Bring Back The Dancing Tradition Of The Past

Bring Back The Dancing Tradition Of The Past

I’m not trying to degrade my generation for creating their own culture but I do wish we weren’t so quick to forget the past.
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I used to dance across the kitchen on my dad’s feet. He would hold my hands and turn the radio volume up. And then when I was finished dancing, he would take my mother’s arms and lead her in all the dances they used to do in college. Swinging left, then right, and finally a dramatic dip. They had the biggest smiles on their faces. At the time, I was embarrassed. I thought it was so awkward and uncomfortable. It was even worse if they danced in public. But now, I realize I was wrong.

My generation has lost our ability to dance.

I mean, truly dance, not just jumping up and down with one hand in the air or moving your hips slightly offbeat. No boy ever extends his hand to a girl to ask them to slow dance anymore (unless you count those awkward middle school days). No one ever turns on an old-school tune that everyone knows has a specific dance style or move to go with it.

I’ve had a conversation with various people in my age-group about this and most people agree that it would be nice if our generation wasn’t so worried about our pride and put ourselves out there for a dance.

I visited my twin sister at the University of Oxford in England this past week. One night at her college, Hertford, held an event benefiting the homeless called Ceilidh. The Ceilidh is a traditional Celtic dance that involves a lot of spinning around with a partner and moving up and down the room.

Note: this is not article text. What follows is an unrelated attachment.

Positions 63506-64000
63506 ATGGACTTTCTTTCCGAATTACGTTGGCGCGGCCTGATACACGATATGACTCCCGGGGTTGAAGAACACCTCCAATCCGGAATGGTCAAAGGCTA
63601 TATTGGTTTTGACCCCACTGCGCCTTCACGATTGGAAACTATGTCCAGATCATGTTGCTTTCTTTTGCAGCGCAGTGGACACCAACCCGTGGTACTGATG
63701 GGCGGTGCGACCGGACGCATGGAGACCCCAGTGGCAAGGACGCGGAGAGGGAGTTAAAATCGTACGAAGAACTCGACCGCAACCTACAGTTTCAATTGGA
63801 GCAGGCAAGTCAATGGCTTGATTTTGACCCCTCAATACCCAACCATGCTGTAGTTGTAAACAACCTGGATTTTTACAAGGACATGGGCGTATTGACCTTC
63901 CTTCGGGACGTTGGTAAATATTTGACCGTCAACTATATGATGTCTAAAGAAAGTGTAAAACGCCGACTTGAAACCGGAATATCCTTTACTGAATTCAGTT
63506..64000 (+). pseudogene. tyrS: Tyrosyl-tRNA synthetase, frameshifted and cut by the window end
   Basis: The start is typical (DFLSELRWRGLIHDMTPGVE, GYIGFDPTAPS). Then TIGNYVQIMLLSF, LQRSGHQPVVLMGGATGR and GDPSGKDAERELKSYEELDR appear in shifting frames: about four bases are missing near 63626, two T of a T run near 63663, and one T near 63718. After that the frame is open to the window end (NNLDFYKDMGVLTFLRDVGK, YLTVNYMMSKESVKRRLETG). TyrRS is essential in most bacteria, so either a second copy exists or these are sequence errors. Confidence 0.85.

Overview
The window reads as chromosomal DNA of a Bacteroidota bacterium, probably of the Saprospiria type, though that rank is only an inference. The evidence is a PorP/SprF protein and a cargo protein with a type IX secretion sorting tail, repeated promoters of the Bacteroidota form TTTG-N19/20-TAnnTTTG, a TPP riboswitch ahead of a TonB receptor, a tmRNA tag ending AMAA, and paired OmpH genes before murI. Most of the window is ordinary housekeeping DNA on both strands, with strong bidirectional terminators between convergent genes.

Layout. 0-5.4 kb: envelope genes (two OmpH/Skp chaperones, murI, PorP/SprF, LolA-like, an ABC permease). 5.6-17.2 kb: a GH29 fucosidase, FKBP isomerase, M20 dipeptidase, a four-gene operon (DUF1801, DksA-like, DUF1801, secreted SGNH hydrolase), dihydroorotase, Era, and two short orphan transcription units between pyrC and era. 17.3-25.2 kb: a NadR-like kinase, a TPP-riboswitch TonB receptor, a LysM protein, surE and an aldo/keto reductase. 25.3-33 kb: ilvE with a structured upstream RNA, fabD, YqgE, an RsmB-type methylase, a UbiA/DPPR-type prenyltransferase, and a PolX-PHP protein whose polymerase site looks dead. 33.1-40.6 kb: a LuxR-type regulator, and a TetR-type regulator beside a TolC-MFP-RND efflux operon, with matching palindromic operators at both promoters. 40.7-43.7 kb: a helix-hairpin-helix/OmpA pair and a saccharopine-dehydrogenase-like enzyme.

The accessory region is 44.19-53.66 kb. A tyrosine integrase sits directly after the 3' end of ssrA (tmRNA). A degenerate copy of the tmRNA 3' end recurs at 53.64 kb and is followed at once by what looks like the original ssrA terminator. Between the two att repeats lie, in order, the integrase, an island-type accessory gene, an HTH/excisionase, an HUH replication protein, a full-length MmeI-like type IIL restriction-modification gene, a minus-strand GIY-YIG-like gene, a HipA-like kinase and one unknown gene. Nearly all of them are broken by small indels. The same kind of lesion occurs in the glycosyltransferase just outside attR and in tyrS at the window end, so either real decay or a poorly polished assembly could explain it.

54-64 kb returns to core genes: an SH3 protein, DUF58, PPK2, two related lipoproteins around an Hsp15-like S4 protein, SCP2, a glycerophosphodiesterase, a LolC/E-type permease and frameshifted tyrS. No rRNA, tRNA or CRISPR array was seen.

At first, a Scottish student at her college called out the movements slowly so that we could all learn the dance. Gradually, we sped it up and added music to our uncoordinated, chaotic attempt at the ceilidh. While none of us were really any good at it, everyone had an amazing time that night.

It is surprising to me that we have not already incorporated the dancing tradition into our culture. In recent years, fashion, music, photography, and in general our outlook on life has become increasingly similar to those of the 70s and 80s. We wear platform shoes and flared jeans. We listen to record players instead of iPods because their vintage quality makes them appear “cool.” We celebrate a care-free, flower-child mindset and strive to live less uptight lives than those who came before us.

Our generation has accomplished a lot in our small amount of time on earth. That is not something to minimize. We are hardworking and ambitious. We set high bars and have big dreams we hope to achieve someday. However, I think personally we could learn how to celebrate life a little better. Yes, one day we will have to settle down, get a job, pay the bills, and have children of our own. But that day is not today. We have years of university left and time after that to just being young.